Almost any crew member will readily admit that there is nothing better than staying in a hotel that is attached to the airport. Not having to wait for the van, tip the driver or spend time in transport, are a huge bonus! It's a fairly rare, bonus, however, as most of our layovers require the van ride.

My favorite hotel chain is probably Marriott, although I love the free cookies when you check in at a Doubletree. But with Marriott, you know that no matter what city you're in, you're going to have the same basic room...down to the same desk and lamp. It's sort of nice to have that expectation. Of course, that doesn't help in trying to figure out in which city you're in. “Wasn't I in this room last night?”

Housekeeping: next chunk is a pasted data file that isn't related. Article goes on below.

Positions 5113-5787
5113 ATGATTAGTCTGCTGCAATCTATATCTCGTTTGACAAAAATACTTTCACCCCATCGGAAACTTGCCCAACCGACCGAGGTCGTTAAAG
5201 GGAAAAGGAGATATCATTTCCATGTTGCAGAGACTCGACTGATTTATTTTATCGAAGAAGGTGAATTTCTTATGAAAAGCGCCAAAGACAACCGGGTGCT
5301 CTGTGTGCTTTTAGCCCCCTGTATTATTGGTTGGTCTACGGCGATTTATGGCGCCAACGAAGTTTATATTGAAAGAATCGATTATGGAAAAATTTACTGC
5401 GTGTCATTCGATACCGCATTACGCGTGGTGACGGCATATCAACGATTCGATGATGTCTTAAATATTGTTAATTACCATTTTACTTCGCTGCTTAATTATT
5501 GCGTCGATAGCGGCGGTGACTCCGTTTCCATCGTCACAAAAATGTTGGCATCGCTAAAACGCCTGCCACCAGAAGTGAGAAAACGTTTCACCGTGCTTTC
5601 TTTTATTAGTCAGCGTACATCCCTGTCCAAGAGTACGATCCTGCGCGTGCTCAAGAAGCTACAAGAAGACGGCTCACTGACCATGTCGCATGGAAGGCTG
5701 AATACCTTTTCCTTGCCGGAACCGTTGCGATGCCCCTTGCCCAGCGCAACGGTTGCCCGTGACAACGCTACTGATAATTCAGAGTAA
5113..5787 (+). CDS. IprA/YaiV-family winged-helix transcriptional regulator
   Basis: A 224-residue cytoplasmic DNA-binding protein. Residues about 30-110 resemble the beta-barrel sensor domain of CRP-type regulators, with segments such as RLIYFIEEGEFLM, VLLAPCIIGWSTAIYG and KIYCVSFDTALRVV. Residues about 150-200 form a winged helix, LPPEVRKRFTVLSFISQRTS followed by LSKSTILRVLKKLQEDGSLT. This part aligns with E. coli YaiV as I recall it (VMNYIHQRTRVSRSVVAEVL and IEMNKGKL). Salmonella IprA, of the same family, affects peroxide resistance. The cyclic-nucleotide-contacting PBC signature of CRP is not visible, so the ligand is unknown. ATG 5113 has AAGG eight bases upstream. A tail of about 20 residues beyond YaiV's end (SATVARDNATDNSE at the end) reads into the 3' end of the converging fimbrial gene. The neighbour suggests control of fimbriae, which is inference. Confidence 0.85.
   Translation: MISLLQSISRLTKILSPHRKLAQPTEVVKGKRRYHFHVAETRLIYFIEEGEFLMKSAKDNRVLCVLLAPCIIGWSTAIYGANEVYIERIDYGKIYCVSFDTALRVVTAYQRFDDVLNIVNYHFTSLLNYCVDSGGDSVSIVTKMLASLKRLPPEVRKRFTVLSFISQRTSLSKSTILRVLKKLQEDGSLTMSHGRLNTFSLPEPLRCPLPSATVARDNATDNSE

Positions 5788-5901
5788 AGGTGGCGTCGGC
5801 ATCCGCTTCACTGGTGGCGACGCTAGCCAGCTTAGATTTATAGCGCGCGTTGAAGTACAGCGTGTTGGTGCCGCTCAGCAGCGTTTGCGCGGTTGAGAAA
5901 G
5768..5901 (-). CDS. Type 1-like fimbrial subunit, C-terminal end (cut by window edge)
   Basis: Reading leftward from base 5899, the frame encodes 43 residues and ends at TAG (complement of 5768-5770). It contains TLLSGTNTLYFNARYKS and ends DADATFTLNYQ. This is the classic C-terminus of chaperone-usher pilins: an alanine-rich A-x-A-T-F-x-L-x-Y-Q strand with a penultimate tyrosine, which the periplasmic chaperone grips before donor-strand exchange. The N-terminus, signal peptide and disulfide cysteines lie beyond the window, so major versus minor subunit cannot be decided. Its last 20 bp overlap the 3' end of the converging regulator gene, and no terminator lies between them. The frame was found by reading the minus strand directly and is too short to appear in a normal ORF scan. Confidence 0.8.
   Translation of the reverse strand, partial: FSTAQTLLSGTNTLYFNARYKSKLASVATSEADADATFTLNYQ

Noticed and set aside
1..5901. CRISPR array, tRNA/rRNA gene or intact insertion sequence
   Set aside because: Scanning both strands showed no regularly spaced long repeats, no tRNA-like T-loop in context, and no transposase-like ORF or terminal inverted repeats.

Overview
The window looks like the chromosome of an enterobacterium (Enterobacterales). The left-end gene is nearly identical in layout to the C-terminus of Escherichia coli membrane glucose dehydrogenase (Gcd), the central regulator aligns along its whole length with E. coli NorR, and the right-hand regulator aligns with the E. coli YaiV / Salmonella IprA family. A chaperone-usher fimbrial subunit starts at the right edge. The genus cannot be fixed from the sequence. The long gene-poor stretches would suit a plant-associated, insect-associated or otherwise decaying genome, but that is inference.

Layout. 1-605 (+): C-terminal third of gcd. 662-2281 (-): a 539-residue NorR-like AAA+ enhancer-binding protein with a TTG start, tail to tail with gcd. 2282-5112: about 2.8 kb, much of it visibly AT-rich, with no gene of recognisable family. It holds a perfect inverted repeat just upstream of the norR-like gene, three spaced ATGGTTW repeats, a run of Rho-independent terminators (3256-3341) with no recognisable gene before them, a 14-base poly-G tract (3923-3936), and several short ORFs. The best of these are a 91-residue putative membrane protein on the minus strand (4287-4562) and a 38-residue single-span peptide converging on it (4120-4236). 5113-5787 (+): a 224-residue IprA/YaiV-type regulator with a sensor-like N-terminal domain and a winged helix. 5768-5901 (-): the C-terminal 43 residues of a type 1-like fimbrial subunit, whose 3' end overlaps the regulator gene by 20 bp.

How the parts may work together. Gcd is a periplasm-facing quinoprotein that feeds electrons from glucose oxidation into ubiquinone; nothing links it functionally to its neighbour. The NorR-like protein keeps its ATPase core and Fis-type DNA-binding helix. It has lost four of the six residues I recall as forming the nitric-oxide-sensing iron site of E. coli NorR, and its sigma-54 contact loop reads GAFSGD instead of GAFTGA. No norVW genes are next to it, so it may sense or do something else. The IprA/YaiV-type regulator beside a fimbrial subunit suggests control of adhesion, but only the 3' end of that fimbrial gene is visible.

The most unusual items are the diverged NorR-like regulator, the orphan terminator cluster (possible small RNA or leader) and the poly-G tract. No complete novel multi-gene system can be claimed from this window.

I'm often hear jealousy from others of all the room service I must take advantage of. Room service is a nice luxury, however, if I were to do it on a regular basis, I'd need another job to support the habit. Yes, most hotels give us a small discount- usually 15%. But most hotels tack on a 20% charge plus a fee for the opportunity to have someone bring your meal to your room. I've only taken advantage of room service at a hand full of hotels; once when the crew discount for food was 50% and perhaps a few times when I just didn't feel like getting dressed and going down for food.

The Peabody Hotel in Memphis

I've found a routine in entering a room and I'm not sure if I should attribute this to be slightly anal retentive or just comforted in having a routine for the many hotels in which I stay. Number one is safety and locating my exits in case of emergency. I enter the room and inspect it for intruders and odors. I refuse rooms that still have a lingering odor of cigarettes.